Improve fueling processes & increase productivity in tight spaces

Managing the flow of fuel in compressed, urban environments is a challenge that contractors working in cities face on a daily basis. On many metropolitan jobsites, fueling becomes a juggling act of servicing core heavy equipment, as well as generators, lighting structures and other on-site assets that require around-the-clock energy.

In big cities, the crush of traffic and small jobsites put immense pressure on foremen and site managers to ensure optimal traffic flow of third-party partners—including their fuel provider. The challenge isn’t just space, though.

Optimizing uptime by eliminating process-halting interruptions is also key, and business owners can achieve this by selecting a fueling partner who works smarter to maximize efficiencies.

The following are three tips contractors and construction operations managers should consider for optimizing their fueling and service operation.

1. Stay Nimble

A traditional fueling truck will likely gum up your construction site considerably, so consider a fueling solution that’s nimbler, or could even be dropped temporarily in a convenient area on-site.

Fuel trucks with a large footprint could force work on the site to come to a halt completely, while also causing issues with traffic and parking at your site and nearby businesses. On the other end of the spectrum, a pickup with a 100-gallon fuel tank affixed in the bed isn’t going to cut it either. Making multiple fuel runs each day isn’t an efficient use of time or human resources.

A solution somewhere in the middle of all of these has been a great fit for Ari Simkin, owner of IZE Rentals, of Brooklyn, New York, who uses a diesel solution with a 920-gallon capacity on a truck with a footprint no bigger than a medium-duty pickup truck. This allows him to squeeze onto tight New York City construction sites without disrupting productivity.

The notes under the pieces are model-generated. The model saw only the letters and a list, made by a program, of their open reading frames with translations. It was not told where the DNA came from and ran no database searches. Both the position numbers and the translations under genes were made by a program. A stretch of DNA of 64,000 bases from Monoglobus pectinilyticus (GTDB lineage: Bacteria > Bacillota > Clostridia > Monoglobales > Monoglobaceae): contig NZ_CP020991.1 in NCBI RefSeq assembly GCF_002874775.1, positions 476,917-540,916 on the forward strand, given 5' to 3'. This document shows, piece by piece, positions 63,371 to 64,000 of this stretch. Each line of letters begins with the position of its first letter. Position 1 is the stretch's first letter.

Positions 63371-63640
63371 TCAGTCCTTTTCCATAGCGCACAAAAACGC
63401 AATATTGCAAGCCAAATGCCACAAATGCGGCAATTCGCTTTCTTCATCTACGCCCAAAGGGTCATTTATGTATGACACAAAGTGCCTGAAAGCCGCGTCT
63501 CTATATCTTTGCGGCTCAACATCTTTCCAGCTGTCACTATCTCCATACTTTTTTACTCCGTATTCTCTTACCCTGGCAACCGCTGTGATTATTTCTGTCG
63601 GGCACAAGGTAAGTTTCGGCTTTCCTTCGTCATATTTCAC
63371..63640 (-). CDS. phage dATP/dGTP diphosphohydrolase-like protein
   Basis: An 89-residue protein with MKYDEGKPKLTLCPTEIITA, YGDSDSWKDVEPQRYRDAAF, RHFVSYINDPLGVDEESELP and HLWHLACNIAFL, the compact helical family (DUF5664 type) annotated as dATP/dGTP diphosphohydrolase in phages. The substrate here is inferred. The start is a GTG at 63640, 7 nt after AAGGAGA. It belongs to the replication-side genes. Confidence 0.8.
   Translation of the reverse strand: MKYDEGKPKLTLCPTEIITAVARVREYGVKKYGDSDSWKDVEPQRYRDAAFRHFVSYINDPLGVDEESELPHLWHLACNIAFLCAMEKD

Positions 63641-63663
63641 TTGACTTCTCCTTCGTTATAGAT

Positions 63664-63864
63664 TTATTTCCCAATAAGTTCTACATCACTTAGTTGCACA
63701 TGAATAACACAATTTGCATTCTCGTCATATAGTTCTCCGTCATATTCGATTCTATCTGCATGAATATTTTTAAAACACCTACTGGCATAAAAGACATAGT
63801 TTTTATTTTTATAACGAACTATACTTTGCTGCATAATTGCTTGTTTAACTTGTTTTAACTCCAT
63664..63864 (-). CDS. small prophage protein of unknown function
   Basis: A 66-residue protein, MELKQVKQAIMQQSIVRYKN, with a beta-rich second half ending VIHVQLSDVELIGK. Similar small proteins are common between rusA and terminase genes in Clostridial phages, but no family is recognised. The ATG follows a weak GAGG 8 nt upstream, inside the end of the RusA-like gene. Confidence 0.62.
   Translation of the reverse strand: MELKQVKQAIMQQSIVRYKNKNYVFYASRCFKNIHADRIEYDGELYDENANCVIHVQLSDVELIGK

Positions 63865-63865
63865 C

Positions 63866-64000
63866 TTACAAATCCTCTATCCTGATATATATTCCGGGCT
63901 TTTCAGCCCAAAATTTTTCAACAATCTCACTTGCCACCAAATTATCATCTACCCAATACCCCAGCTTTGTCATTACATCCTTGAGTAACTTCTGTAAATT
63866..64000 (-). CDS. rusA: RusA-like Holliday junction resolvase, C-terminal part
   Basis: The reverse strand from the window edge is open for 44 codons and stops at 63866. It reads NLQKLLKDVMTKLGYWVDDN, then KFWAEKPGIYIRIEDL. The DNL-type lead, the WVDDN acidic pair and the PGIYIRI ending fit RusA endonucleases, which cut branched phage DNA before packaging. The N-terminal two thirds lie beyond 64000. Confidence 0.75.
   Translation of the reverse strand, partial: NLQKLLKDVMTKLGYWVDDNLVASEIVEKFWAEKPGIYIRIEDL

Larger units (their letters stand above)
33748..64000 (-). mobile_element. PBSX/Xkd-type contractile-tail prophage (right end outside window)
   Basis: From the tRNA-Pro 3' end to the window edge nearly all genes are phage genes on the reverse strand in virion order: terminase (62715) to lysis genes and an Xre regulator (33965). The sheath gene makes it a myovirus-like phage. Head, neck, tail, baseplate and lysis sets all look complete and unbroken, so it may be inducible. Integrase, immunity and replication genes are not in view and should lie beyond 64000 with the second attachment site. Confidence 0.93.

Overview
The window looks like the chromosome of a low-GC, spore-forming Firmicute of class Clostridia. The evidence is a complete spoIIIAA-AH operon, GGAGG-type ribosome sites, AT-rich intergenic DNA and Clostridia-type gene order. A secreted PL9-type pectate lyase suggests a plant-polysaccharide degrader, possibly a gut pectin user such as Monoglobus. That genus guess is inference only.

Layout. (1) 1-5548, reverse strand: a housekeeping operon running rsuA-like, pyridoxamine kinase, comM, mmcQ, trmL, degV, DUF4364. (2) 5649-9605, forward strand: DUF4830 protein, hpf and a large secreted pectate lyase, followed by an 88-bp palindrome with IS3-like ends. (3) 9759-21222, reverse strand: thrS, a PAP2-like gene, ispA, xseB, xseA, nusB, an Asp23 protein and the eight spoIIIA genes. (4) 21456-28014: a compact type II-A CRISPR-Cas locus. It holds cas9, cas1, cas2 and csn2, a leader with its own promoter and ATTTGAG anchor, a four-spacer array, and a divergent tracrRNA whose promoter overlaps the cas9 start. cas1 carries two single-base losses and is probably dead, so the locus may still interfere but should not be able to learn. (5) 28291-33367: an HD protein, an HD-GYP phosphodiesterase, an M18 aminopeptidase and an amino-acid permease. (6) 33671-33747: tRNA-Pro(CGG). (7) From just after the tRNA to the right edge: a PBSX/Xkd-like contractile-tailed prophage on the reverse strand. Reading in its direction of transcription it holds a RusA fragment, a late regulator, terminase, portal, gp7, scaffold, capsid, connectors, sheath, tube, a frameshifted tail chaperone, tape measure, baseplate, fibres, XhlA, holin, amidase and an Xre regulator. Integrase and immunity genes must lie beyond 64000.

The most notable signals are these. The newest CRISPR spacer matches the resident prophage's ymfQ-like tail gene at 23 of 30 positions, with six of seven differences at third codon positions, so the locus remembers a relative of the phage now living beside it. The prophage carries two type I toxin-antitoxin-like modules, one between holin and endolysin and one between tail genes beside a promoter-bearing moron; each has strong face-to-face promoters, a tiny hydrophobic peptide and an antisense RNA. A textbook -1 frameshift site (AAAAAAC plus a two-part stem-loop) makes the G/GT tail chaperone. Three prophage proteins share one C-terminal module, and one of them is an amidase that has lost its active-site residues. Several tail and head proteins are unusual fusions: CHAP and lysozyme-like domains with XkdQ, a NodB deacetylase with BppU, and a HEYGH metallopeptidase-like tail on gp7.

“We realized that a lot of big fuel trucks that carry 5,000 gallons of diesel cannot even access the certain points where we needed to fill up,” Simkin said. “And we actually got phone calls telling us that with our new solution ‘only you could fit in to this specific area’ because Brooklyn is so tight.”

Of the logistics, Simkin said, “The big fuel trucks just park and block the whole street. When we’re in front of a construction site, they can’t do that. We have other trucks coming in and out. There are dump trucks waiting. With our new fueling truck we can just sneak in there, fill them up and then go on.”

2. Stay Determined on DEF

When rushing to maximize time on dirty, gritty jobsites, you run the risk of diesel exhaust fluid (DEF) contamination. While the International Organization for Standardization (ISO) standard allows for open systems for storing DEF, many original equipment manufacturers (OEMs) and industry experts suggest closed systems are the most effective.

Closed DEF systems minimize the risk of debris contaminating the DEF, which can cause significant issues with heavy equipment. At its worst, contaminated DEF can cause selective catalytic reduction (SCR) malfunctions, engine derating and damaged equipment that may void the manufacturer’s warranty.